falloff

noun
fall·off | \ˈfȯl-ˌȯf \

Definition of falloff 

(Entry 1 of 2)

: a decline especially in quantity or quality a falloff in exports a falloff of light intensity

fall off

verb

Definition of fall off (Entry 2 of 2)

intransitive verb

2 of a ship : to deviate to leeward of the point to which the bow was directed

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Examples of falloff in a Sentence

Noun

the falloff in sales was more than the store could weather and so its closing was inevitable

Verb

the coastline falls off toward the north after you round the bay

Recent Examples on the Web: Noun

This year, the result could reflect a falloff in spending after an unusual surge that followed the havoc wrought by late-summer hurricanes. Patricia Cohen, New York Times, "U.S. Economy Grew by 2.3% in First Quarter, Easing Slightly," 28 Apr. 2018 The sprawling terminal may have become a bit of a white elephant with the falloff in passenger traffic, but not so the airport as a whole. New York Times, "The Trouble With the Memphis Airport: No Crowds," 23 May 2018 The most immediate fear: A sharp falloff in bond prices would rattle equity markets that are now trading at record highs. Landon Thomas Jr., New York Times, "Investors Spooked at Specter of Central Banks Halting Bond-Buying Spree," 10 Jan. 2018 The falloff was smaller than expected, and the researchers were pleased. Nathan Heller, The New Yorker, "Who Really Stands to Win from Universal Basic Income?," 24 Mar. 2014 Banks have been blaming a variety of factors for the lending falloff, including political uncertainty over things like trade policy. Christina Rexrode, WSJ, "Main Street Banks’ New Lending Rivals: Hedge Funds and Private Equity," 19 May 2018 Seager wanted to know more about how the humid/arid divide might have influenced the stark population falloff. Shannon Hall, Scientific American, "A Nation Divided: Arid/Humid Climate Boundary in U.S. Creeps Eastward," 27 Apr. 2018 While the system saw seven months of ridership averaging 60,000 rides a month, November saw a falloff from which the streetcar has not bounced back, Cincinnati Assistant City Manager John Juech said in March. Scott Wartman, Cincinnati.com, "The curse of the subway: A look at Cincinnati’s troubled century of mass transit," 25 Apr. 2018 But when the aerodynamics started to change drastically, falloff was not as bad with the tires. Mike Hembree, USA TODAY, "NASCAR's Coca-Cola 600 evolves from race of attrition to all out speed," 24 May 2018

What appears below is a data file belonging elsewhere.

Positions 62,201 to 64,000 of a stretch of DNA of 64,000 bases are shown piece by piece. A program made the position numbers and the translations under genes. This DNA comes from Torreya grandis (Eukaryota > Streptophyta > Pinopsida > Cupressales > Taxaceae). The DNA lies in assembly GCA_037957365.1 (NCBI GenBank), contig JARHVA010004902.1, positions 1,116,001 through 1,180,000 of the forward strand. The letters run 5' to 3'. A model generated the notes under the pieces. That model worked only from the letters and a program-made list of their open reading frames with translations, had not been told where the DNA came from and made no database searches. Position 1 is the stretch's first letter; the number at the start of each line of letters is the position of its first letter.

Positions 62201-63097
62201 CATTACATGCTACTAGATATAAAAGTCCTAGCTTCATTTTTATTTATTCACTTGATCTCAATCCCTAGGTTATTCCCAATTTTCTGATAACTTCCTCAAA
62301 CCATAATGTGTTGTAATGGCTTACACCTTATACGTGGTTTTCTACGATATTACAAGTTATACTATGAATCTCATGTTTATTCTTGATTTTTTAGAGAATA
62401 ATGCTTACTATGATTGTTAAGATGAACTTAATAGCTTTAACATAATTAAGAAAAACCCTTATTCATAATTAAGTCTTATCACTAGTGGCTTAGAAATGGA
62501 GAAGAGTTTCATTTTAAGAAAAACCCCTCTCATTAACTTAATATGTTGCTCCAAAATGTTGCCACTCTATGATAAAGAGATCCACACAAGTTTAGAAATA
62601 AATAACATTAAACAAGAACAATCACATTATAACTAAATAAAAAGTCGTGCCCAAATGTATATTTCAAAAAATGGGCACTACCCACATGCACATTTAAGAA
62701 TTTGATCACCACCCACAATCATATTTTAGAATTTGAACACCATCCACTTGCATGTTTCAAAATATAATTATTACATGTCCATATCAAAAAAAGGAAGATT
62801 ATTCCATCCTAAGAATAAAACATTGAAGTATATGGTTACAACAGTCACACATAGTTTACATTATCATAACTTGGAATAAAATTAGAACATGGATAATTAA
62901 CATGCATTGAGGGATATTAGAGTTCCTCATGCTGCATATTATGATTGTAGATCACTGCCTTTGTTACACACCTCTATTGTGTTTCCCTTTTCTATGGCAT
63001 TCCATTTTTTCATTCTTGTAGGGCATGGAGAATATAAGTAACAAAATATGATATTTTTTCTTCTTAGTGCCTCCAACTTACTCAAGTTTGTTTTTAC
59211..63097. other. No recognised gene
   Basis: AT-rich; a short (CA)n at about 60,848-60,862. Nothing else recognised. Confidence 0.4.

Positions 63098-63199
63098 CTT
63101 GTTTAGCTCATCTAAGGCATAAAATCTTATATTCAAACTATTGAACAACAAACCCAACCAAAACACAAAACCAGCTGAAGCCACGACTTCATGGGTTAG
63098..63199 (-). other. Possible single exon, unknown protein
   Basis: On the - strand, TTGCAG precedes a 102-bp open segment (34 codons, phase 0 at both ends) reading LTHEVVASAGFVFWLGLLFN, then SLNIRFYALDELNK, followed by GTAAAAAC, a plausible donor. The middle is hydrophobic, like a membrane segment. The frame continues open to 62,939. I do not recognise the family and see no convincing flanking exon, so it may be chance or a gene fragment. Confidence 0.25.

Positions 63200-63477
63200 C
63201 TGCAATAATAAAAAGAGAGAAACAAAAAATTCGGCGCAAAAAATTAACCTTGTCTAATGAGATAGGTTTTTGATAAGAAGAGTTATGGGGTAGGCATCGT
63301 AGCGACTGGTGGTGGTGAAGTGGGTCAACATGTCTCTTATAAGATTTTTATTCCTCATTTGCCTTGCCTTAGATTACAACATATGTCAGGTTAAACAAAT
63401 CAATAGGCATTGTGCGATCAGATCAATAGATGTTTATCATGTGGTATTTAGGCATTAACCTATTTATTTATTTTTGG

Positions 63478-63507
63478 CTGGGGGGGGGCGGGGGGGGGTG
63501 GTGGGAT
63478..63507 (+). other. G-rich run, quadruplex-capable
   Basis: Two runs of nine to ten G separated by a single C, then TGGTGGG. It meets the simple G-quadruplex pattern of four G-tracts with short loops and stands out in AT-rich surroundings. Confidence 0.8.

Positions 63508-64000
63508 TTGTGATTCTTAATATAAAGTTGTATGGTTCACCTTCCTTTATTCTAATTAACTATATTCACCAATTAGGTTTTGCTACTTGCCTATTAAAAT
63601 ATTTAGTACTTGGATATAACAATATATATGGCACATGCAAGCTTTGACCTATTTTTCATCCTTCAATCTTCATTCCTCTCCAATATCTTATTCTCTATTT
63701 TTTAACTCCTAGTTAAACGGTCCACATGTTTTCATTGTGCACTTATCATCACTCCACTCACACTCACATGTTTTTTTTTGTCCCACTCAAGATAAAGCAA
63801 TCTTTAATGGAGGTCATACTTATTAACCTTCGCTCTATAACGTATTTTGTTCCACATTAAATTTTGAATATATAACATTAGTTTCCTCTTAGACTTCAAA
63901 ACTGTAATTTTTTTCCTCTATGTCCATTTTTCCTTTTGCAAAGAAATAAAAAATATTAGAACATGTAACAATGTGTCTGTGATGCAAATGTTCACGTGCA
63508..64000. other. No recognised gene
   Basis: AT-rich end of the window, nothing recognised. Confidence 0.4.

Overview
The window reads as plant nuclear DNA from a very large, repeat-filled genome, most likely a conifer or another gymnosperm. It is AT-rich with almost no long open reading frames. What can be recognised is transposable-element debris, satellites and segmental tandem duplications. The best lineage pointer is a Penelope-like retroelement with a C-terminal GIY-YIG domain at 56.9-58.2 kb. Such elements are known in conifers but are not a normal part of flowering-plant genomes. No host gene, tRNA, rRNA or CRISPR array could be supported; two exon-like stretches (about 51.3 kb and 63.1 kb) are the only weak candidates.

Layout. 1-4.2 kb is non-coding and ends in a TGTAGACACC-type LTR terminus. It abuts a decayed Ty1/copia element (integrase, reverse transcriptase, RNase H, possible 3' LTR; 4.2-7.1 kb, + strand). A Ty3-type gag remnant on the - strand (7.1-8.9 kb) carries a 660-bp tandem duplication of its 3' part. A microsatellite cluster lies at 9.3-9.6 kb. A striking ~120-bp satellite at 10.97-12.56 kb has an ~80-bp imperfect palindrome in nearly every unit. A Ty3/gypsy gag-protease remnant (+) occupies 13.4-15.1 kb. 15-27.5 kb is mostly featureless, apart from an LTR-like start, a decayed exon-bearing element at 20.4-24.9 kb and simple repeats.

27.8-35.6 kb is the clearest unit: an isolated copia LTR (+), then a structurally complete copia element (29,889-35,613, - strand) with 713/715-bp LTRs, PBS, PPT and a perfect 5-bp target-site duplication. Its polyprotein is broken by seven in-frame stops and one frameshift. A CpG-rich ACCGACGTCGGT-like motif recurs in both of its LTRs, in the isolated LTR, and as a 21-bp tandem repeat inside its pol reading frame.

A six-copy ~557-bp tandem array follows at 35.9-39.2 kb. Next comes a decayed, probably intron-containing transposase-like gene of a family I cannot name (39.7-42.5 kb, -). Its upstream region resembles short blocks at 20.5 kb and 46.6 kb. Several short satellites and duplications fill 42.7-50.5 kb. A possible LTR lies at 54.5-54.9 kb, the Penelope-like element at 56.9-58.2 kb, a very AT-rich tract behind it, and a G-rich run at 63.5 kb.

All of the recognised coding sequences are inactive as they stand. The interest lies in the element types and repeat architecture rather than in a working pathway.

These example sentences are selected automatically from various online news sources to reflect current usage of the word 'falloff.' Views expressed in the examples do not represent the opinion of Merriam-Webster or its editors. Send us feedback.

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First Known Use of falloff

Noun

1789, in the meaning defined above

Verb

1613, in the meaning defined at sense 1

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Statistics for falloff

Last Updated

9 Oct 2018

Look-up Popularity

Time Traveler for falloff

The first known use of falloff was in 1613

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